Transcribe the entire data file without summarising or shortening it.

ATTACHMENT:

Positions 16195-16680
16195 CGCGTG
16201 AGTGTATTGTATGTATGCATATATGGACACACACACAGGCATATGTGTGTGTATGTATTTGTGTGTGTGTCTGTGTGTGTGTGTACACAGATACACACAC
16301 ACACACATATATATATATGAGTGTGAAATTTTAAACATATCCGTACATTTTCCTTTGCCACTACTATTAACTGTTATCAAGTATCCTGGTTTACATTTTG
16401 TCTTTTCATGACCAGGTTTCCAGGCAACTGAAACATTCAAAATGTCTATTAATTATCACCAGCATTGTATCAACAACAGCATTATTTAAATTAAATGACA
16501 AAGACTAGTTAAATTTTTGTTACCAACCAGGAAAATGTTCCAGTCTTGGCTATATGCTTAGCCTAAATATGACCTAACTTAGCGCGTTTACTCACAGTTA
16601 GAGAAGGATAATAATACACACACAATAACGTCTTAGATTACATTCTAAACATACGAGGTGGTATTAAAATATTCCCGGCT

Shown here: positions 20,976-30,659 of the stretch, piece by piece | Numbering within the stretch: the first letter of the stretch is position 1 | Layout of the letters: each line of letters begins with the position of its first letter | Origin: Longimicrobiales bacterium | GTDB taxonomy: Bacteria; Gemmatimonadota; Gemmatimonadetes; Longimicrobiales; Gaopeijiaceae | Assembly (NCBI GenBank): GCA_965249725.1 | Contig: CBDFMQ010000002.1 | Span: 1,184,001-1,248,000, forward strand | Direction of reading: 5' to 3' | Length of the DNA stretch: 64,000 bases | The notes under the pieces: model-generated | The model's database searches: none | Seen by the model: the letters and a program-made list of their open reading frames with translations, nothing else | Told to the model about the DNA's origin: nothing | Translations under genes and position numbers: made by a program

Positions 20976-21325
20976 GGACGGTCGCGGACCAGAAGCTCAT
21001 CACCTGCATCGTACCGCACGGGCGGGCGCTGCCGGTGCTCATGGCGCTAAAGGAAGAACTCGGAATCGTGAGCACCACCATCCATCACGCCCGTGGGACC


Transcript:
Positions 16195-16680
16195 CGCGTG
16201 AGTGTATTGTATGTATGCATATATGGACACACACACAGGCATATGTGTGTGTATGTATTTGTGTGTGTGTCTGTGTGTGTGTGTACACAGATACACACAC
16301 ACACACATATATATATATGAGTGTGAAATTTTAAACATATCCGTACATTTTCCTTTGCCACTACTATTAACTGTTATCAAGTATCCTGGTTTACATTTTG
16401 TCTTTTCATGACCAGGTTTCCAGGCAACTGAAACATTCAAAATGTCTATTAATTATCACCAGCATTGTATCAACAACAGCATTATTTAAATTAAATGACA
16501 AAGACTAGTTAAATTTTTGTTACCAACCAGGAAAATGTTCCAGTCTTGGCTATATGCTTAGCCTAAATATGACCTAACTTAGCGCGTTTACTCACAGTTA
16601 GAGAAGGATAATAATACACACACAATAACGTCTTAGATTACATTCTAAACATACGAGGTGGTATTAAAATATTCCCGGCT

Shown here: positions 20,976-30,659 of the stretch, piece by piece | Numbering within the stretch: the first letter of the stretch is position 1 | Layout of the letters: each line of letters begins with the position of its first letter | Origin: Longimicrobiales bacterium | GTDB taxonomy: Bacteria; Gemmatimonadota; Gemmatimonadetes; Longimicrobiales; Gaopeijiaceae | Assembly (NCBI GenBank): GCA_965249725.1 | Contig: CBDFMQ010000002.1 | Span: 1,184,001-1,248,000, forward strand | Direction of reading: 5' to 3' | Length of the DNA stretch: 64,000 bases | The notes under the pieces: model-generated | The model's database searches: none | Seen by the model: the letters and a program-made list of their open reading frames with translations, nothing else | Told to the model about the DNA's origin: nothing | Translations under genes and position numbers: made by a program

Positions 20976-21325
20976 GGACGGTCGCGGACCAGAAGCTCAT
21001 CACCTGCATCGTACCGCACGGGCGGGCGCTGCCGGTGCTCATGGCGCTAAAGGAAGAACTCGGAATCGTGAGCACCACCATCCATCACGCCCGTGGGACC